A lack of cooperation from farmers has made officials' job of tracing the spread of Mycoplasma bovis more difficult, the Ministry for Primary Industries says.
The ministry is embarking on a years-long programme to try to eradicate the disease that is predicted to cost taxpayers and farmers $740 million.
A crucial part of the puzzle in working out how far the cow disease has spread is establishing who has received calves from the Southland farm believed to have had it first in late 2015.
Mycoplasma bovis can cause lameness, abortions and mastitis in cows, but there is no risk to human health from the infection.
MPI's Geoff Gwyn said this had been made more difficult by a lack of co-operation from farmers.
"After 10 months we've not had one scenario, and many of these names are in the public domain, who have come to us and said 'oh by the way I got animals from a property down south'.
"We have even gone out down in Invercargill and put advertisements in the newspaper with the farmer's consent and people are not coming forward and saying I traded with them."
Mr Gwyn said MPI has had to trace every farmer itself or find them through some form of testing.
"I think there's an element of looking after yourself and I can understand that, believe me getting put under regulatory control is not something you'd wish for.
"It's challenging and no matter how hard we work with you around your welfare, your herd is at risk. And I'm not sure everyone sees it in the same light around wanting to support national interests or the national herd as the rhetoric might indicate."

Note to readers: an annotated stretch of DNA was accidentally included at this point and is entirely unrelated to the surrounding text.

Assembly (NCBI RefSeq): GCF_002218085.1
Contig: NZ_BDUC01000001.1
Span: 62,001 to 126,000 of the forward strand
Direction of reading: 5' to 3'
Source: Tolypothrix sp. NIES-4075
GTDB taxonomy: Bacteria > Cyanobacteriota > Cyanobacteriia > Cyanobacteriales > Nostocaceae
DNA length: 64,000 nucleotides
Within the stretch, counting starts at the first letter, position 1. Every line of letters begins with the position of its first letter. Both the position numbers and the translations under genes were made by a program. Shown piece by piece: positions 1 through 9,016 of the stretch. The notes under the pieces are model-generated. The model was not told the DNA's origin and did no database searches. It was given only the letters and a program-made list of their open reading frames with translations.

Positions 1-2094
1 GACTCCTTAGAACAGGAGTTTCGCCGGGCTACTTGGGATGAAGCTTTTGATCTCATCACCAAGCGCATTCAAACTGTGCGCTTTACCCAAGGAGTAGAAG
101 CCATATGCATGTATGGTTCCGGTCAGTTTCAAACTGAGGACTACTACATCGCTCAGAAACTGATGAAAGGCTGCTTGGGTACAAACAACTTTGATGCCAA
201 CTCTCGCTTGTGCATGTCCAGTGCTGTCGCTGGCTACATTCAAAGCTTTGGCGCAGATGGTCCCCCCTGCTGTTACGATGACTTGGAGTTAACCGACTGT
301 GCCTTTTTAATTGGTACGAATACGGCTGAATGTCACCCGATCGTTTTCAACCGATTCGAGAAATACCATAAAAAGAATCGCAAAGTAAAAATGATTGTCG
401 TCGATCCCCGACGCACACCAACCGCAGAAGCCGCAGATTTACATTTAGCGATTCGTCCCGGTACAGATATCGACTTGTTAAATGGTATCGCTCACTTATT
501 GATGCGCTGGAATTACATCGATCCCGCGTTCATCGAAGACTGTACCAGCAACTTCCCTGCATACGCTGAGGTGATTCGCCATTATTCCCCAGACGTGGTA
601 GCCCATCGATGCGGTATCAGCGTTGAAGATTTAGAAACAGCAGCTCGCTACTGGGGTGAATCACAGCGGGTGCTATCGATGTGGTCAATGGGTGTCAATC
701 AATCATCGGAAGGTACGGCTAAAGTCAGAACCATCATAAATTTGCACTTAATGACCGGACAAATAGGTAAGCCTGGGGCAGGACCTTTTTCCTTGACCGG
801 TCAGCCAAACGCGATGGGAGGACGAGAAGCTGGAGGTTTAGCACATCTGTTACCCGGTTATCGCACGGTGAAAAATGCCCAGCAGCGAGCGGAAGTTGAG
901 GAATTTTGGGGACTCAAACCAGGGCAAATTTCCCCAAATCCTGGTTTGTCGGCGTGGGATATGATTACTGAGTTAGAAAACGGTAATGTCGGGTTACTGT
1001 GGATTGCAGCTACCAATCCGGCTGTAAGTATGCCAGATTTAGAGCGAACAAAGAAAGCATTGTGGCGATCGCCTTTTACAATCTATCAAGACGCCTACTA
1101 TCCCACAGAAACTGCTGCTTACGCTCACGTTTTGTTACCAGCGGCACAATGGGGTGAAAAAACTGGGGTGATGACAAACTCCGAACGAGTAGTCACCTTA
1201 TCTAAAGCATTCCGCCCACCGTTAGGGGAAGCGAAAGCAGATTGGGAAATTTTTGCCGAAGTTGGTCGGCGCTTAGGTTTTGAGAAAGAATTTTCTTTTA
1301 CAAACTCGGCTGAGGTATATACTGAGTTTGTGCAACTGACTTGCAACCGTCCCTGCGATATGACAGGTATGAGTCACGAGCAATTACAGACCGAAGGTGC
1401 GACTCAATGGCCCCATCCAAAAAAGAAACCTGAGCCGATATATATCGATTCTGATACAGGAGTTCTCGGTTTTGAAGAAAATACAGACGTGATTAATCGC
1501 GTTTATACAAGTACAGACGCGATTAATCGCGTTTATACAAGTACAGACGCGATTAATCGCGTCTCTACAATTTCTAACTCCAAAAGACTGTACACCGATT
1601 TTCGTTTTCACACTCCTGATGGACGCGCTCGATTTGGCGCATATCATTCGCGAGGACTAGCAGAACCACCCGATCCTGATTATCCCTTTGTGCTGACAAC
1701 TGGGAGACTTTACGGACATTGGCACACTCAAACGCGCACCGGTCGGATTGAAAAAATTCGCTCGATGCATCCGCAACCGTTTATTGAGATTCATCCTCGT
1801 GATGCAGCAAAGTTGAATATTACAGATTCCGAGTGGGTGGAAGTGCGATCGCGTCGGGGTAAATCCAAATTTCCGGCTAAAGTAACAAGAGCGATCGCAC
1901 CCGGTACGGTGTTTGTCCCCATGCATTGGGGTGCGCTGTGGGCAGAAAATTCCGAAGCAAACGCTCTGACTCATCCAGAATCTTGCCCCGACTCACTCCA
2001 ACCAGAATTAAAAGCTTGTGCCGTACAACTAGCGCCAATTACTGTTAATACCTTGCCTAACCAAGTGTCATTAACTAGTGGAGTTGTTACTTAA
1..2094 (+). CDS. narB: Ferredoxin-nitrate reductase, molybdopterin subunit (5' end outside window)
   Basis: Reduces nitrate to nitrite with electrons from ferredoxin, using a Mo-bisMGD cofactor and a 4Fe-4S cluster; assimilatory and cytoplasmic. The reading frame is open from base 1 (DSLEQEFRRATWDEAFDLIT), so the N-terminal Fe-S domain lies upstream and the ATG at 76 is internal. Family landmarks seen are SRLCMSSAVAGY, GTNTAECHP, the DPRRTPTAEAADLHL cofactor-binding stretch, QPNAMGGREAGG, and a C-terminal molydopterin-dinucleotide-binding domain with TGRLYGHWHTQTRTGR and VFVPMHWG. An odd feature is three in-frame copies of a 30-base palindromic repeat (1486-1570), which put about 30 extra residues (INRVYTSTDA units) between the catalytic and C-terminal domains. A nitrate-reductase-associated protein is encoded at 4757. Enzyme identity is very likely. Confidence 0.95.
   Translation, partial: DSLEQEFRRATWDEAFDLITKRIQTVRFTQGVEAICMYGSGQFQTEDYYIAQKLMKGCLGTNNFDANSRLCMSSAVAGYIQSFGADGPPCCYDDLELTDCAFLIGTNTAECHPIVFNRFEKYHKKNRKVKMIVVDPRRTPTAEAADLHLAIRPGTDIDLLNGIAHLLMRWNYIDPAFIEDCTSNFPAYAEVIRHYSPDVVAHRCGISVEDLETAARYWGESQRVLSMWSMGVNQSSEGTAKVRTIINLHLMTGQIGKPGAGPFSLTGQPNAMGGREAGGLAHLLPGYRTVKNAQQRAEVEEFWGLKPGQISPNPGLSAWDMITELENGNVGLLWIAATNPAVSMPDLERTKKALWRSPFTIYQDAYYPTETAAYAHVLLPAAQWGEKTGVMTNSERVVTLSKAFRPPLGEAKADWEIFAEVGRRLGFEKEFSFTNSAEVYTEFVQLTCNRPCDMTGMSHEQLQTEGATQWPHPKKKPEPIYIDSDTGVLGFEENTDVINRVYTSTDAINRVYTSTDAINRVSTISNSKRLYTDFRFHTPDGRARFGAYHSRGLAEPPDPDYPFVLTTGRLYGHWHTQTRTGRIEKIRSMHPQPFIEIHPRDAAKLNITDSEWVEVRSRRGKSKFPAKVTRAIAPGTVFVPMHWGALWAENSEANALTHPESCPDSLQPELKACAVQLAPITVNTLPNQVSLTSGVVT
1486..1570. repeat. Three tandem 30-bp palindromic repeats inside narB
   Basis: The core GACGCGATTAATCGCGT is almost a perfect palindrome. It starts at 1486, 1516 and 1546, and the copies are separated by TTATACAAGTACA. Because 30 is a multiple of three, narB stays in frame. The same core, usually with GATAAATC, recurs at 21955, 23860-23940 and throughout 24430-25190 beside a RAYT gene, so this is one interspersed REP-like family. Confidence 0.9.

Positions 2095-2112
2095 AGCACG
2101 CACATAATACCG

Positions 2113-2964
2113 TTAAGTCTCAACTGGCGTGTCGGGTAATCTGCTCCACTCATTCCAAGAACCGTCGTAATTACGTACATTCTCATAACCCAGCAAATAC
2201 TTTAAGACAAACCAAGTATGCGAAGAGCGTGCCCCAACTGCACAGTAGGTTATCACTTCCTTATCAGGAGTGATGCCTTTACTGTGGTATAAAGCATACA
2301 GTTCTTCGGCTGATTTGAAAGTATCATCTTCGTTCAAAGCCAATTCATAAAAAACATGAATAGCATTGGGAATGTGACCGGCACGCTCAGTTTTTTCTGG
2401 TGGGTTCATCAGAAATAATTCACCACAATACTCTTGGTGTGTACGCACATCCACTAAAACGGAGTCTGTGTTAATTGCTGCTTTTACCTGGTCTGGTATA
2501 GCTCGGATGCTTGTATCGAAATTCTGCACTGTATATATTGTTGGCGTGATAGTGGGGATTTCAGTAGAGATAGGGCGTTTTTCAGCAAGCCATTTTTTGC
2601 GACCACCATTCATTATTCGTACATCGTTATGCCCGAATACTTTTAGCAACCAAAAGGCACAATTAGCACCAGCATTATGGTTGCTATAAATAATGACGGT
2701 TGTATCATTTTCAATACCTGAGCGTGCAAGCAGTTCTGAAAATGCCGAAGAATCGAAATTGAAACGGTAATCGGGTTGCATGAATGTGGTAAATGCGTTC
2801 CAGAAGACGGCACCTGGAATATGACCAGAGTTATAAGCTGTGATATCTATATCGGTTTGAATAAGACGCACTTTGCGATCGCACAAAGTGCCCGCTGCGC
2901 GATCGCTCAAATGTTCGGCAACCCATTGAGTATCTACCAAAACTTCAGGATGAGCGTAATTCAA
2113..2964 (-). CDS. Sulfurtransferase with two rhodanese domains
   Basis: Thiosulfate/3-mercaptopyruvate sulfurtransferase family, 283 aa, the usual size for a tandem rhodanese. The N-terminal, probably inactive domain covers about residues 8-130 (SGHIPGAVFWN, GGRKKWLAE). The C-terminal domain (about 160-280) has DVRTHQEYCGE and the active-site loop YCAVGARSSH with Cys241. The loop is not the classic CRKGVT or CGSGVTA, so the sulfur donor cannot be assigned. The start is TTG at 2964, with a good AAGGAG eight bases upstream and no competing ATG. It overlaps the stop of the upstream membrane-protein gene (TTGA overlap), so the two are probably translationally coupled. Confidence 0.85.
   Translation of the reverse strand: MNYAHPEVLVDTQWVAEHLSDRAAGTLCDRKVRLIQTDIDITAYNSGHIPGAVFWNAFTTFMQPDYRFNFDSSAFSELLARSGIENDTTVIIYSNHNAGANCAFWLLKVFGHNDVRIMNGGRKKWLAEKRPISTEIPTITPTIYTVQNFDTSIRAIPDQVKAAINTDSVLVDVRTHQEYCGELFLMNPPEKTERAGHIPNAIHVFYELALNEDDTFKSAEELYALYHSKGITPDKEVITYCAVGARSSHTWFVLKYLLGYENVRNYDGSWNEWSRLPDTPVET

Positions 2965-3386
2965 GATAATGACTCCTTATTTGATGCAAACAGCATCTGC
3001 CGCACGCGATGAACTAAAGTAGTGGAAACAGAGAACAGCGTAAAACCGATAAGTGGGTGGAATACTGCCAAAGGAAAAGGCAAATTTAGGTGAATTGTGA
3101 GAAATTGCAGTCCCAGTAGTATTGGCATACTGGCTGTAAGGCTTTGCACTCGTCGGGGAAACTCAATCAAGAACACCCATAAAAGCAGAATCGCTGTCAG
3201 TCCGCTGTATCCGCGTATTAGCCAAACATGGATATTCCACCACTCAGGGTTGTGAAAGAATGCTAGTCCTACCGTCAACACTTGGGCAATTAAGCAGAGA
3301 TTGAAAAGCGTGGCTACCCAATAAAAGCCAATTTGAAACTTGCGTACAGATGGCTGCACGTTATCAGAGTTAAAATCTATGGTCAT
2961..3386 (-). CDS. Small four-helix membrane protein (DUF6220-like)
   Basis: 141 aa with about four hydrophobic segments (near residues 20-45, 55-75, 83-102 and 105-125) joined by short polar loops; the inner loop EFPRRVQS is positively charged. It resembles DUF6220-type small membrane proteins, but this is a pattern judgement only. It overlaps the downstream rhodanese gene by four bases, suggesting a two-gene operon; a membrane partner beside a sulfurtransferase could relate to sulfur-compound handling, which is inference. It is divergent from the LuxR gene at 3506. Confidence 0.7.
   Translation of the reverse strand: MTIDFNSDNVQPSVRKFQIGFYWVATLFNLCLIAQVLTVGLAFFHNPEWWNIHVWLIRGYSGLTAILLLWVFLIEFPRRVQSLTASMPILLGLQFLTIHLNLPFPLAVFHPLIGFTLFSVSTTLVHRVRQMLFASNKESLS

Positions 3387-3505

Keith Woodford, a former professor of agribusiness, said farmers were more afraid of MPI and being declared to be an infected property than they were of M bovis.
"That's a view in the South Island, it would be different in the North Island.
"And yes we would hope that every farmer would be totally open. But there's an awful big incentive if you have a sick calf or even a sick cow that looks like Mycoplasma bovis, there's an awful big incentive to just destroy that animal."
But farmers have their own complaints about communication.
North Canterbury farmers at an MPI arranged meeting in Cheviot were outraged at the inability of the agency to identify those with infected properties.
Dirk van Reenen said it took five months from the time testing first started to when his neighbour was finally declared to be an infected property.
He wanted to know why he was not told from the start there was a chance his neighbour was sitting on infected cattle and said knowing this earlier would have allowed him to protect his own herd.
A workaround MPI suggested at the meeting for farmers wanting to know if their neighbours were infected was to look out for the large yellow signs they were required to place at their front gates.
Farmer Mark Zino, said this was not good enough.
"Ultimately I would expect my neighbour to tell me, he shouldn't expect me to drive around the road and see a sign, or I should be contacted. At the end of the day this is a disease that we're trying to eradicate and if MPI are serious about eradicating it they need to get some laws changed."
You can hear more on Insight's investigation into mycoplasma bovis and farmer's frustrations on Sunday Morning.